Snowline Chainsen Pro and Trail Light Traction Review


TMS Ambassador, Rachel, breaks down the key differences between two of our favorite traction devices, the Snowline Chainsen Pro and Snowline Chainsen Trail Light. Read on to discover which one may be best suited for your needs!

Snowline Traction Review
The Pro is on the left and the Trail Light is on the right. Photo credit: Brian Shepp

The bus I needed to catch to work was about to pull away. I threw the car in park and swung open the door, hoping to hop out and wave to the driver and get them to wait just for me. And then before I knew it, my feet peeled out from under me, and instead of a graceful wave and smile, I was on the ground in pain. And probably everyone on the bus saw. Except I was half under my car, so maybe not. Suffice to say I did not get on that bus to work. Instead, I spent the day at home recovering.

You can see why I am now sold on wearing boot traction all winter long. And hopefully, you are as well, without having to suffer an injury (or embarrassment).

You can say I’m a boot traction connoisseur of sorts. I have tried many different styles and brands over in the years since my “incident” and I am somehow known for my boot chain knowledge, frequently texting out links to friends and co-workers about my current favorites.

Yet, I had never tried any of the Snowline traction products!  So, here we go, you get my take on these 2 in their Chainsen product line: Trail Light and Pro

Traction Basic Design

Both of these traction devices are based on the same design. There are triangle-shaped spikes that are connected by a chain underfoot. Then, rubber straps go over your shoe or boot.  The placement and size of the spikes are different for each model. They both come with carrying cases (essential!).

Snowline Traction Review
The Trail Light is on the left and the Pro is on the right. Photo credit: Brian Shepp

A Little Bit About Wearing Traction

Unless you have amazing balance, it’s most convenient to put these on while seated.  Taking them off it is bit easier to do while standing, but not for everyone!

I always like to have my traction case with me. None of these devices are great on dry pavement. It’s possible, just not that pleasant. I like to pop them off and put them in their case once the iciness has passed. 

A caution for all of these (and any shoe traction with a similar design).  Make sure your shoe or boot is heavy duty enough the handle the rubber straps squeezing whatever material they are made out of. They are great on a durable leather boot. However, designs like this have creased and created holes on my favorite winter trail runners. And then they are a little less waterproof with holes….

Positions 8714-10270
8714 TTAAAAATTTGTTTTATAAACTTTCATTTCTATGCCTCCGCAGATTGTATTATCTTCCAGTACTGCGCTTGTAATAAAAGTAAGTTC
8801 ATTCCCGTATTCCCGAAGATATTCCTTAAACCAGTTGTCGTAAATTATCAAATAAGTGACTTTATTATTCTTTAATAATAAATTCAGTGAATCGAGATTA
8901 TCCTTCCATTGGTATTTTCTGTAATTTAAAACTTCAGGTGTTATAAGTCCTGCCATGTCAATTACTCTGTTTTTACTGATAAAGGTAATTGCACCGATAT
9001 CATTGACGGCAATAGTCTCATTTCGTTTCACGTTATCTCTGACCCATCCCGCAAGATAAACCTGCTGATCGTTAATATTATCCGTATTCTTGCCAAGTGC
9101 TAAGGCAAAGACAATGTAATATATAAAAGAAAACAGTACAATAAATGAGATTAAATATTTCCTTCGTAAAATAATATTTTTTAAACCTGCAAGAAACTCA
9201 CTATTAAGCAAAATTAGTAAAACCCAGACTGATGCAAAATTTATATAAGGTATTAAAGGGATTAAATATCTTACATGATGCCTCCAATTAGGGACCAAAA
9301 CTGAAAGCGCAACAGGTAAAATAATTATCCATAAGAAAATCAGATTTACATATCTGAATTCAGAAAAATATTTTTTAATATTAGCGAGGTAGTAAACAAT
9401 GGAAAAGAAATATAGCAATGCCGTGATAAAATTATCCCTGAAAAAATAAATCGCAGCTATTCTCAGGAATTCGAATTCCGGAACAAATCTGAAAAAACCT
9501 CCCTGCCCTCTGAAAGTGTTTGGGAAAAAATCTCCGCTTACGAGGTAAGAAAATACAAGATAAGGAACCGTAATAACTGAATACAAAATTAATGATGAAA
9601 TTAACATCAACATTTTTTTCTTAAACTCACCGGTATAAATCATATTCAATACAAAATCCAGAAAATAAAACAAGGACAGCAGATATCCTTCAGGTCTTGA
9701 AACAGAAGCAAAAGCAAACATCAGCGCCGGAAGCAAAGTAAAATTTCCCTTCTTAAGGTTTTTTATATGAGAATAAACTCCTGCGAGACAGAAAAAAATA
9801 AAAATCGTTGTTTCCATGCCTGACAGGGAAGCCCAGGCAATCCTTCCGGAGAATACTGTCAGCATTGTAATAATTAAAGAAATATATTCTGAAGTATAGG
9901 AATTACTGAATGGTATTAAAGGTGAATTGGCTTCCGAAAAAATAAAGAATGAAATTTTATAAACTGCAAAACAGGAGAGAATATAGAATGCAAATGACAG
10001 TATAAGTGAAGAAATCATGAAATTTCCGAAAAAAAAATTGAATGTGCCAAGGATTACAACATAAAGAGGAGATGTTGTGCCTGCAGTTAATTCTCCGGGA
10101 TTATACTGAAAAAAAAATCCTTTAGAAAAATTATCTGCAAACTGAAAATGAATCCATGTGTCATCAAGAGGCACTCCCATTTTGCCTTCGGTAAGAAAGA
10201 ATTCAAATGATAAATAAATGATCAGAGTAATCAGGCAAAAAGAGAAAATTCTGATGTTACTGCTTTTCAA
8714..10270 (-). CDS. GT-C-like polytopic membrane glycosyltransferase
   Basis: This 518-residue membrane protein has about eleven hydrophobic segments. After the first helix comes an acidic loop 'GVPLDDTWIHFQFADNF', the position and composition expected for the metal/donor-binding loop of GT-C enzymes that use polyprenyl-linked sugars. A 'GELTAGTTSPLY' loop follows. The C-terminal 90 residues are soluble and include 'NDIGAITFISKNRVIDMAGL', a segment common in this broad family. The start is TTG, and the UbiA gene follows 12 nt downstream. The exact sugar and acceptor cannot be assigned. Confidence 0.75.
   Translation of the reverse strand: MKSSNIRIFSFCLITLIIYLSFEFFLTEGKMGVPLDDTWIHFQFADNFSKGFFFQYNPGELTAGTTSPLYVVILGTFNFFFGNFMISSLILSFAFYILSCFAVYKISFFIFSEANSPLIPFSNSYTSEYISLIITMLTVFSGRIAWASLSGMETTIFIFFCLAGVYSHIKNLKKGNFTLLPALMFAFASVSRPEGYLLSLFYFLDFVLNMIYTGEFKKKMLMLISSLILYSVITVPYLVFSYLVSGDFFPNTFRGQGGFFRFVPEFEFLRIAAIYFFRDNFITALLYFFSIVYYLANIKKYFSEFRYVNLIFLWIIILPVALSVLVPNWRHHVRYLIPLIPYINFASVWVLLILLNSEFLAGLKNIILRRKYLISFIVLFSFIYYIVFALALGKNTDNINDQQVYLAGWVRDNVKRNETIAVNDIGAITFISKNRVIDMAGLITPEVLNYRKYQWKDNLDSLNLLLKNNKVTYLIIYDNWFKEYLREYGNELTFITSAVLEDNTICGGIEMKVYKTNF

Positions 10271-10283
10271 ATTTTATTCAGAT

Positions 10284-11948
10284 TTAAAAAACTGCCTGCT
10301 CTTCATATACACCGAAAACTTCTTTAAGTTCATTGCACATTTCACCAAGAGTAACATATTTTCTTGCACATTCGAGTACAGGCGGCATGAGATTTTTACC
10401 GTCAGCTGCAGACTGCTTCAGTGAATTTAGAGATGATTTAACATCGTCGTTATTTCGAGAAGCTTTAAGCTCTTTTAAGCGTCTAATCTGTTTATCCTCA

Snowline Traction Review
Snowline Chainsen Pro. Photo credit: Brian Shepp

Snowline Chainsen Trail Light shoe or boot traction

Snowline Traction Review
Snowline Chainsen Trail Light. Photo credit: Brian Shepp

The Trail Light has small triangle spikes under the entire foot and beefy rubber straps. These are designed for trail running, but I think they are perfect for Legacy Trail walking.  Have you seen that ice?!?!

PROS

  • Very secure on flat to slightly sloped icy surfaces whether running or walking
  • Functional on dry pavement since the spikes are on forefoot and heel and placed consistently.
  • Straps stay where you put them and are comfortable
  • Easy to put on
  • Durable

CONS

  • Not quite a shove-in-your-pocket kind of setup like some more minimal styles out there.

Snowline Chainsen Pro Boot Traction

Snowline Traction Review
Snowline Chainsen Pro. Photo credit: Brian Shepp

With these, I kinda feel like I’m wearing crampons although they are still a far cry from actual crampons.  The spikes are still only underfoot. They have bigger triangle spikes than the Trail Light. The spike placement is similar, with spikes under the forefoot and heel but the pattern is a little different. The chains on the bottom are beefier and they are more durable than the Trail Light.

PROS

  • Secure on hard snow on steep slopes
  • Straps stay where you put them and are comfortable
  • Perfect for a June-uary peak bag when the snow conditions are firm, making snowshoes unnecessary and unwieldy. Think Donner Peak or Castle.
  • Just as secure as the Trail Light for running, but not as light
  • Extra durable

CONS

  • Not great for dry pavement because you are quite a bit elevated off the ground.
  • Definitely not a shove-in-your-pocket kind of setup for the size of an y of my pockets, throw them in your pack when you’re done.

And the Winner Is…

There is no winner.  This is like a kids’ recreational sports league.  They both win.

Really though. It just depends on what you need.

I, of course, can find a use for both!

Check out this guide on running in the winter for more helpful tips & tricks.

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